So where does this leave history? I think it’s like a shipwreck that has sunk out of sight, leaving bits of debris floating on the surface for scholars to salvage. In sifting through this flotsam, historians come to radically different conclusions about the wider picture. It’s like trying to do a jigsaw when most of the pieces are missing. ‘Facts are not truth,’ award-winning author Hilary Mantel argues, but simply ‘the record of what’s left on the record’ – state papers, birth and death certificates, self-serving biographies or merely scraps of writing. What’s not there, of course, is unrecorded speech, the testimony of the masses. Hence the need for historical fiction which, at its best, fills many of the gaps and silences in the archives.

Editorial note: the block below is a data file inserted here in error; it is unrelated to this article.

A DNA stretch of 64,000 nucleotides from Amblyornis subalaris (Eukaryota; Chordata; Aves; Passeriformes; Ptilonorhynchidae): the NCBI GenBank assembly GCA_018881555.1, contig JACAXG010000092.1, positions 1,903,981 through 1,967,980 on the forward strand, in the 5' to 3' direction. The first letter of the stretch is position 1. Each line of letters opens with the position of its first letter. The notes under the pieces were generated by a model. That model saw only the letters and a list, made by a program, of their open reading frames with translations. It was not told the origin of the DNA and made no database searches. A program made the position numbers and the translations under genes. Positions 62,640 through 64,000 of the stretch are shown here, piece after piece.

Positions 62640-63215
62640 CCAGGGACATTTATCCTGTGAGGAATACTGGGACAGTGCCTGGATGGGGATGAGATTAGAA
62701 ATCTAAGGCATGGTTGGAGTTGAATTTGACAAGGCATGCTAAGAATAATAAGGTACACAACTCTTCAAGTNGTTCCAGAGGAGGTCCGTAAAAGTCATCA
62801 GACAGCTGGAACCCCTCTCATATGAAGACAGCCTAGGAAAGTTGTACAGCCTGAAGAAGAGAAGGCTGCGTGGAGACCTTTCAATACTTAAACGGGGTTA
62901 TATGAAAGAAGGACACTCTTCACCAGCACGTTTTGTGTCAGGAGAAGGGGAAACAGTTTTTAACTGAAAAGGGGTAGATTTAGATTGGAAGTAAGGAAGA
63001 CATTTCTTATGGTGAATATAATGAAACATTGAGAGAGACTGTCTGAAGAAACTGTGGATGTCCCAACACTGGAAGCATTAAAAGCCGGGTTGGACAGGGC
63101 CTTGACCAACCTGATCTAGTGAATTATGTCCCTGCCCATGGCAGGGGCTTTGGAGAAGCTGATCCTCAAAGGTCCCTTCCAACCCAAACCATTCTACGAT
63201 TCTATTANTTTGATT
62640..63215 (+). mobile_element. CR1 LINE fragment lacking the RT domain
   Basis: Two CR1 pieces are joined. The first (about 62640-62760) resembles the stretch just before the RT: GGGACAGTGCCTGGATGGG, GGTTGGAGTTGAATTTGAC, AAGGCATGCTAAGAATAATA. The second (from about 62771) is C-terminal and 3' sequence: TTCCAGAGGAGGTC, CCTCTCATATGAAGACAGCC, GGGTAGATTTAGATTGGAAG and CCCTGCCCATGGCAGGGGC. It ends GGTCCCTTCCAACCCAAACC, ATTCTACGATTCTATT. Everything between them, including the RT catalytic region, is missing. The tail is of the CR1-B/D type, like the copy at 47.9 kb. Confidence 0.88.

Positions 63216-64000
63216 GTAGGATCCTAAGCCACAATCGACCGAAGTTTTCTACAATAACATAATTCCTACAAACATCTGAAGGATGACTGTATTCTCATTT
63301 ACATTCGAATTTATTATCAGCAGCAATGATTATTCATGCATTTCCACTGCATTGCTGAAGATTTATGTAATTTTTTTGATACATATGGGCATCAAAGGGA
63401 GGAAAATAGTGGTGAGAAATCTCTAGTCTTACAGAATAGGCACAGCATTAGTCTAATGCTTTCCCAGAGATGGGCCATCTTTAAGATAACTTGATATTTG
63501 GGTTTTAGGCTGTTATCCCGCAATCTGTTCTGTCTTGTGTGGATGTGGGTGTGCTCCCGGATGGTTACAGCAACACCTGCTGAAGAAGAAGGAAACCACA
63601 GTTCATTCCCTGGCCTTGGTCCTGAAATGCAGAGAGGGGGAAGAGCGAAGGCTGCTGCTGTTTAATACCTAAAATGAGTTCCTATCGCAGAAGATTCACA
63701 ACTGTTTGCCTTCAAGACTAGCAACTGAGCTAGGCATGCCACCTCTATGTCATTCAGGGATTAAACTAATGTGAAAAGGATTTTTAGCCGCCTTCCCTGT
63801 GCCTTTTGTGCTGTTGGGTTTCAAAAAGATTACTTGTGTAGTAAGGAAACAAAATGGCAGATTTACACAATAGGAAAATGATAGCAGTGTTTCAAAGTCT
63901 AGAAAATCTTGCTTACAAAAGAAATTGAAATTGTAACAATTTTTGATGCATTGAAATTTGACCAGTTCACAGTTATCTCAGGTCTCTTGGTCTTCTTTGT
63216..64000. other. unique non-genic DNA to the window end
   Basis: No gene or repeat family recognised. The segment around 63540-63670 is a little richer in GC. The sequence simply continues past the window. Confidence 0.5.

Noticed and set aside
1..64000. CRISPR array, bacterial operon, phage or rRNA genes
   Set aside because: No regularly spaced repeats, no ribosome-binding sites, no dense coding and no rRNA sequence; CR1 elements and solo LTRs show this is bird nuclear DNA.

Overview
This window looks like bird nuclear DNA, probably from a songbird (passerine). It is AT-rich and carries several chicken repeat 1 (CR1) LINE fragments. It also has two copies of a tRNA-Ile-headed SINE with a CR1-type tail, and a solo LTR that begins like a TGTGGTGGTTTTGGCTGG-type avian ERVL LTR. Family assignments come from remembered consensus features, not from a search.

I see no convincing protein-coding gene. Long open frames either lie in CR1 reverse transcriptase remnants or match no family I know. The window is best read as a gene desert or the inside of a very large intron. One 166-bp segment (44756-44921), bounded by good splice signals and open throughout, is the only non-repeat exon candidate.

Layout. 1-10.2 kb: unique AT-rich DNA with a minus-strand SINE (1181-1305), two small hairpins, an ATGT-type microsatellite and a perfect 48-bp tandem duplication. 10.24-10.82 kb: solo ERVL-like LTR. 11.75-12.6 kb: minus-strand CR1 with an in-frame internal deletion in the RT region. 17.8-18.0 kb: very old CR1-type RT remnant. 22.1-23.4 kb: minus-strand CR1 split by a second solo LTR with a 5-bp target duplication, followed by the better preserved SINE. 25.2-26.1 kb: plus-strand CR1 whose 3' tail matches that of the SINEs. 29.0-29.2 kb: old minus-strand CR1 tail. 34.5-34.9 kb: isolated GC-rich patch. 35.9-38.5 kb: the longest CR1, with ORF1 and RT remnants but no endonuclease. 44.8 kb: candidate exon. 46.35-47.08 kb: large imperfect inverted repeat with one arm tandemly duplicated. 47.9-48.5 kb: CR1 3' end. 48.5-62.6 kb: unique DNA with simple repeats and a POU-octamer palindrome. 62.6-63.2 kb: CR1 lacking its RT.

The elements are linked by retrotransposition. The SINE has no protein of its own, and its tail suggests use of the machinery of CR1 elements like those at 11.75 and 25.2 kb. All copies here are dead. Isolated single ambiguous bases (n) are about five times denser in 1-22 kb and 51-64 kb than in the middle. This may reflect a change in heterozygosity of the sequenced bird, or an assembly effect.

Hailed as a new art form, the historical novel actually draws on a very old tradition. Before the written word, our ancestors relied on storytelling, an oral history that was far more democratic than the document-based evidence that succeeded it. ‘The historian will tell you what happened,’ wrote the American author E L Doctorow. ‘The novelist will tell you what it felt like.’ What matters is not absolute truth but the truth of the tale, the poetic awakening of ordinary folk.
And it took a poet to get the ball rolling. Finding himself eclipsed by Byron’s celebrity and greater originality, Sir Walter Scott abandoned narrative verse and turned to fiction with immediate success. The first edition of Waverley in 1814 sold out in two days. However, not everyone welcomed its appearance. ‘Walter Scott has no business to write novels, especially good ones – it is not fair,’ wrote Jane Austen, with tongue in cheek. ‘He has fame and profit enough as a poet, and should not be taking the bread out of other people’s mouths.’